Where he can empty Max's and Chloe's bowls of food and then have a snooze on the sofa in the conservatory where he has easy access to the cat flap.   This week he has got so confident that he didn't move when I took these photos.  He's such a lovely, gentle cat, but he's becoming a pain in the posterior as when we go out for any length of time our cats have to be kept in,  otherwise he would eat all their food and they would be very hungry when we got home.

Saturday, November 12, 2011

A walk around Buxton

When asked where I would like to go today I replied - a nice town with historic buildings, a market, a museum and park with somewhere we can sit and enjoy a coffee in pleasant surroundings - Buxton it was then!

We usually park up near the town hall on The Slopes - I love this row of houses with the bay windows.  I wonder if there are seats in the upper ones?  If I lived in one of those I would spend ages gazing out of the windows watching the happenings in the town.

 From The Slopes there is a lovely view down to The Crescent

and also to the Buxton Baths
There are some lovely shops in the Cavendish arcade within the Baths building.  I did my first bit of Christmas shopping in Atticus Boo.  My second bit of  seasonal shopping was a pudding from Waitrose.  I used to make a Christmas pudding around this time every year but for the last couple of years we've bought a small one just for two.

After a cup of coffee in a pleasant cafe called No 6 The Square, just round the corner from The Crescent and opposite the Opera House,  we set off for the Museum and a wander around the galleries as well as a look at the temporary exhibitions.

 Then we had a walk in the Pavilion Gardens which were looking lovely in the sunlight.

There was a Saturday Bazaar taking place in the Pavilion with lots of wonderful craft work and tasty goodies on sale and  also some interesting art work in the displays in the Tourist Information Centre.

Outside the fire brigade were putting Christmas lights in the trees.

It was time to head towards home but we diverted out towards Wildboarclough instead of going back towards Leek....

.....and down to Rudyard Lake for a cup of tea and piece of cake before heading off through Endon and Stockton Brook towards Stoke and home.

Wasn't it wonderful to see some sun today after such a grey, dull and rainy week?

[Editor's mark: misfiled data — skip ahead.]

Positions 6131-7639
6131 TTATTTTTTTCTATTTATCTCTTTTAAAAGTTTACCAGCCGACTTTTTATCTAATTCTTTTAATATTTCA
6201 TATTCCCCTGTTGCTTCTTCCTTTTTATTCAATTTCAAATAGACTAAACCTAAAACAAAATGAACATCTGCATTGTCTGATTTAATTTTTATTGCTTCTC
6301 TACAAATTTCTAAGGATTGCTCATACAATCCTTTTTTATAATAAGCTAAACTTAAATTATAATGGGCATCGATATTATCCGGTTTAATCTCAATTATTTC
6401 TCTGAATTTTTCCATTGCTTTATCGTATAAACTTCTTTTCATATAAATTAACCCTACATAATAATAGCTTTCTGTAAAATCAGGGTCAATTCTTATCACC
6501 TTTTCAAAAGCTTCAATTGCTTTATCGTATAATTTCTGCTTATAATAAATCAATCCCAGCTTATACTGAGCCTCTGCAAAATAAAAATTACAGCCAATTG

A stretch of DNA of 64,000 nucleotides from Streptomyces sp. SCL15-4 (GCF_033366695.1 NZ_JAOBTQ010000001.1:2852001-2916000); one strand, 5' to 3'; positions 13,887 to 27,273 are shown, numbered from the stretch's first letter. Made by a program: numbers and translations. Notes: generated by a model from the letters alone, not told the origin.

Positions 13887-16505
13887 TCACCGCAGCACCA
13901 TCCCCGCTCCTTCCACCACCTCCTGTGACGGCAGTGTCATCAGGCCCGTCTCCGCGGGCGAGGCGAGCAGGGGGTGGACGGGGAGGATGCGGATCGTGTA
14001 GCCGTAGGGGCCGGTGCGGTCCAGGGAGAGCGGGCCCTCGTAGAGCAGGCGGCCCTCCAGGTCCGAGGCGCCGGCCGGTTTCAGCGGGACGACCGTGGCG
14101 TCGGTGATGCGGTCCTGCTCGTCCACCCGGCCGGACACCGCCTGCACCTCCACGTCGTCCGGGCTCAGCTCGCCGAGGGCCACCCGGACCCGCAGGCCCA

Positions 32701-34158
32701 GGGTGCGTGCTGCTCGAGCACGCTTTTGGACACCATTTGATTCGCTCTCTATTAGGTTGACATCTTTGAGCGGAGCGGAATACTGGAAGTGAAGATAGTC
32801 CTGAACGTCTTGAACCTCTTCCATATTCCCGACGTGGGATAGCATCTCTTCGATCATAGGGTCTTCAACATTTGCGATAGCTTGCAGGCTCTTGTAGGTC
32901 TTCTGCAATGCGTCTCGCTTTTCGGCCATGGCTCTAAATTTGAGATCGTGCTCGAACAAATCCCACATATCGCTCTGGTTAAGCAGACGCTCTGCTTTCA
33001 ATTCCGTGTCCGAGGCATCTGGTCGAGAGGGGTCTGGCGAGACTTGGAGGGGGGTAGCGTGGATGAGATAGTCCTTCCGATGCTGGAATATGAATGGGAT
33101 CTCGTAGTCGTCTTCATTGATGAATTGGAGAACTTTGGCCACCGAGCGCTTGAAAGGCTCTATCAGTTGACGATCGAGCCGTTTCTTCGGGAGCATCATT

Edit 13/11/11 - I forgot to mention that I wrote a Remembrance post on my Family History blog this year - link in my sidebar.

Thursday, November 10, 2011

They were Three Sisters

Last night, courtesy of the New Vic Theatre and Northern Broadsides, we were transported up to the windswept Yorkshire Moors and back in time to the 1840s to a parsonage in Haworth where three sisters lived their daily lives trapped by place and time struggling with their growing awareness of the fleeting, fretfulness of life and the looming presence of death.
In the darkened theatre with the sound of wind howling in the background and a candlelit table with three writing desks the play starts with the line "Mother died on a day like this" and so the three Bronte sisters, Charlotte (the small, plain  and compassionate one)  Emily (the odd, wild and restless one) and Anne (the young, pretty, outspoken one) come to life.
Though troubled with worries about their ageing father Patrick, drunken brother Branwell and visited by various other characters like the doctor, the teacher and the  'love-sick' curate they encourage each other to write.  Like the three sisters in Chekhov's play who long to go to Moscow these three long to go to London.
In the last act as they see their brother spiral into a drunken, debt ridden life they cling to what they believe will be their purpose in life as Charlotte says  "Soon the years will have passed and we'll be gone. Our faces will be forgotten, our voices will be forgotten, all that mattered to the three of us will be forgotten.  But there'll be our books.  And in the end, we will be remembered"

This is a new play by Blake Morrison. directed by Barrie Rutter and acted by an outstanding cast of performers.   It's not as morbid as it sounds, there are lots of humorous moments,  but throughout there is the awareness, through hindsight, of what is to come.  It is a brilliant play! See it if you can.

I found the trailer below to give you an idea of what to expect.......

Wednesday, November 02, 2011

On the Fence

It was wonderful to see a thrush in the garden again over last weekend.  He or she stayed around long enough for me to run upstairs, get out my camera and take a photo through the landing window as it sat for quite a while on our side fence.  I was quite pleased with the result considering that it was taken through double glazing and that I couldn't seem to keep the camera still.  I think it is a Song Thrush as its feathers are quite dark and its spots brown rather than the black spots and paler feathers of the Mistle Thrush.  The shorter, sturdier neck and the song pattern we heard just before we saw it convinces me that it is a Song Thrush.  Does any one know?

Sadly the decline in song thrush numbers across the country especially on farmland means it is an endangered species accorded 'red status' by the RSPB and given high priority for conservation.  I'm pleased we have one in our garden.